Violence & viruses: Linkages and barriers to care for HIV positive women
Tuesday, November 3, 2015: 8:30 a.m. - 10:00 a.m.
The three papers to be presented during this session, Violence & Viruses, were all funded by the Health Resources and Services Administrative (HRSA) Special Projects of National Significance (SPNS) Program Enhancing Access to and Retention in Quality HIV/AIDS Care for Women of Color Initiative.
This initiative was a response to recognition that while Women of Color (WOC), at the time of the initiative, accounted for one third of the female U.S. population they accounted for about 84% of the estimated number of women living with AIDS.
The WOC Initiative was a multisite demonstration and evaluation of HIV delivery interventions and 11 demonstration sites across the country were funded for up to 5 years to design, implement, and evaluate innovative methods of HIV care delivery to Women of Color. Interventions included community-based outreach, patient education, intensive case management, patient navigation, and nurse guide strategies that were intended to promote access to and retention in care.
While each of the demonstration sites had a local evaluation, there was also a national Evaluation and Technical Assistance Center, ETAC, housed at Albert Einstein College of Medicine that worked with the demonstration sites to support the initiative and help develop a set of standardized surveys and chart abstraction forms that could be used to address the effectiveness of the various strategies for improving access to and retention in care.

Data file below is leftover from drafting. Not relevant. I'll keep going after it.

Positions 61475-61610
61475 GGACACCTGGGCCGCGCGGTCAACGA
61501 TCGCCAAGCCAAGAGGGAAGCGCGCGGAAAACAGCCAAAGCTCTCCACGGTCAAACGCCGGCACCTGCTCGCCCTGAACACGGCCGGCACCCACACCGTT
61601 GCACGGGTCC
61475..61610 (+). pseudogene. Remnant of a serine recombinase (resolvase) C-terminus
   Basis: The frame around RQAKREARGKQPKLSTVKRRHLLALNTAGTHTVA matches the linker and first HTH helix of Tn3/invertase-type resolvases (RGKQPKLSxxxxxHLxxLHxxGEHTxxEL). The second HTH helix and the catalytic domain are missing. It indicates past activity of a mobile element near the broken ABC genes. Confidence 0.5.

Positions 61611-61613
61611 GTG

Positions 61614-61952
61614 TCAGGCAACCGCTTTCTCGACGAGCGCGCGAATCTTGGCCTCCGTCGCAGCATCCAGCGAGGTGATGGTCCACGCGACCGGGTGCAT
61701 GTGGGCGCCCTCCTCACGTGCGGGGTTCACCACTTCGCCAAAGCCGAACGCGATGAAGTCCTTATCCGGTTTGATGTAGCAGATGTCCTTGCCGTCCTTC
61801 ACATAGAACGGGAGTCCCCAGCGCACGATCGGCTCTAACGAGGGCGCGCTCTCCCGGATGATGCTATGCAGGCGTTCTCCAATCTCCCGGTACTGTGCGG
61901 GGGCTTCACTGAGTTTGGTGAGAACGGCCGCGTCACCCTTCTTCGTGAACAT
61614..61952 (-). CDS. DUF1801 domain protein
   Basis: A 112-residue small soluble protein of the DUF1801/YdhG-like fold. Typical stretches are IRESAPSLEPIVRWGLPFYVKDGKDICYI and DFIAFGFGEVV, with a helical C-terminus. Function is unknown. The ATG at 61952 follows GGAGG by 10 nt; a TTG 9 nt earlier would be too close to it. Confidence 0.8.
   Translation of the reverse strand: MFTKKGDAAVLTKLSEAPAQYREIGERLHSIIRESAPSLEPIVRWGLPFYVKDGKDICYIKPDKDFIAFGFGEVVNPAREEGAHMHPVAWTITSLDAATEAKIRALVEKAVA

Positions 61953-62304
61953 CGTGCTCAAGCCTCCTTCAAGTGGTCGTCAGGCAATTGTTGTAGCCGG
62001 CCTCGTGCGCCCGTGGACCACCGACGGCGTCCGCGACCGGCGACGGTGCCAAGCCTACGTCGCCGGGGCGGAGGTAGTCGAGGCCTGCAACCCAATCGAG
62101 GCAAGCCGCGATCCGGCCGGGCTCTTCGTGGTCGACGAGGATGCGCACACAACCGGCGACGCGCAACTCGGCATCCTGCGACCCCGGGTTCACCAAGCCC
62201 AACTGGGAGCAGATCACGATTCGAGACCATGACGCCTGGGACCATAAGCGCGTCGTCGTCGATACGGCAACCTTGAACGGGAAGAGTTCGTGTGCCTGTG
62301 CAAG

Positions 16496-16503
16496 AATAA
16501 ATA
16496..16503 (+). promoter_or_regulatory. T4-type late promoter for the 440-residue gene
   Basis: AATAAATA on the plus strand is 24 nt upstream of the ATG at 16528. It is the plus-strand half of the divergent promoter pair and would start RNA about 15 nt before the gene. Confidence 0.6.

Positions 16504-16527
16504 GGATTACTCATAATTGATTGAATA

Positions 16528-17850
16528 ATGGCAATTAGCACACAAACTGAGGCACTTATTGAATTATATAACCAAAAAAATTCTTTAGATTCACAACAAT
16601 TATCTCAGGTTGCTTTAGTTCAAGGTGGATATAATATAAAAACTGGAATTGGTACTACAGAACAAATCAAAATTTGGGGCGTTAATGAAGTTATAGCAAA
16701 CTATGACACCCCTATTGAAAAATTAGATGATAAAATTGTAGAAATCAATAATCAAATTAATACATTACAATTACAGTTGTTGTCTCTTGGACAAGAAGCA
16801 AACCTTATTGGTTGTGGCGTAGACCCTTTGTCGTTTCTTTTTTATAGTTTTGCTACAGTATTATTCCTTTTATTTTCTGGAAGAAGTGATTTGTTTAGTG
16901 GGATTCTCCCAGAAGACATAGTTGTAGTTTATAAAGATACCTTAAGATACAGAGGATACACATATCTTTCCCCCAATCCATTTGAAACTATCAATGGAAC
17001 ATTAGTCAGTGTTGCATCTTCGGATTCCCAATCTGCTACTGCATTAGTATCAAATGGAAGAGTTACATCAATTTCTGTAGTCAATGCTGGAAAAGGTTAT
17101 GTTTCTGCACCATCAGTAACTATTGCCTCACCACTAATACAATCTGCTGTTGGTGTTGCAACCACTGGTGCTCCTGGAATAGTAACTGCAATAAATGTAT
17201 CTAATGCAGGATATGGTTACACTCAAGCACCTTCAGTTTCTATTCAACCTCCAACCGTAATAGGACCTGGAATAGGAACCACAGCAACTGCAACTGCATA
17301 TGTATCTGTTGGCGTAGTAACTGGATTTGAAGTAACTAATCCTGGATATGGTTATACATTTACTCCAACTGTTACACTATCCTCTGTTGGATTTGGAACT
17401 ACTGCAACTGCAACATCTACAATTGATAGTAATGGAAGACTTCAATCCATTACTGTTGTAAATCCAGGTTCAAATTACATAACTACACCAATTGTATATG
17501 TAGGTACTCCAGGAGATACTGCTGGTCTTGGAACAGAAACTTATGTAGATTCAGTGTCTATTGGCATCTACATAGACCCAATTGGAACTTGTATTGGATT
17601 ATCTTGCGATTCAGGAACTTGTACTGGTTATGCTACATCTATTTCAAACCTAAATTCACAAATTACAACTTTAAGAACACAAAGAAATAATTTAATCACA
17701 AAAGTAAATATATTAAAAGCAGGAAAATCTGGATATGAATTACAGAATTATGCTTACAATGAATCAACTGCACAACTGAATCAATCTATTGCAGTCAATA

The three papers use a mix of multi-site data and local evaluation data to assess different perspectives on this initiative. The paper by Eastwood and colleagues uses multi-site data to examine different age cohorts to better understand the relationship between age and retention in care. The paper by Ryerson Espino and colleagues uses multi-site and local evaluation data to examine varying ways of assessing intimate partner violence and the effect this has on viral suppression. Finally the paper by Quinlivan and associates uses local data, and a theory based intervention, to assess a unique intervention using a nurse guide to link and sustain WOC in HIV care.
Session Objectives: Describe the effect of age on retention in HIV/AIDS care;
Differentiate varying ways of assessing Intimate Partner Violence; and
Explain the role and effectiveness of a nurse guide in linking Women of Color to care.
See individual abstracts for presenting author's disclosure statement and author's information.
Organized by: Women's Caucus
Endorsed by: HIV/AIDS, Injury Control and Emergency Health Services, Socialist Caucus, Black Caucus of Health Workers, Community Health Planning and Policy Development, APHA-Committee on Women's Rights
Medical (CME), Health Education (CHES), Nursing (CNE), Public Health (CPH)
Masters Certified Health Education Specialist (MCHES)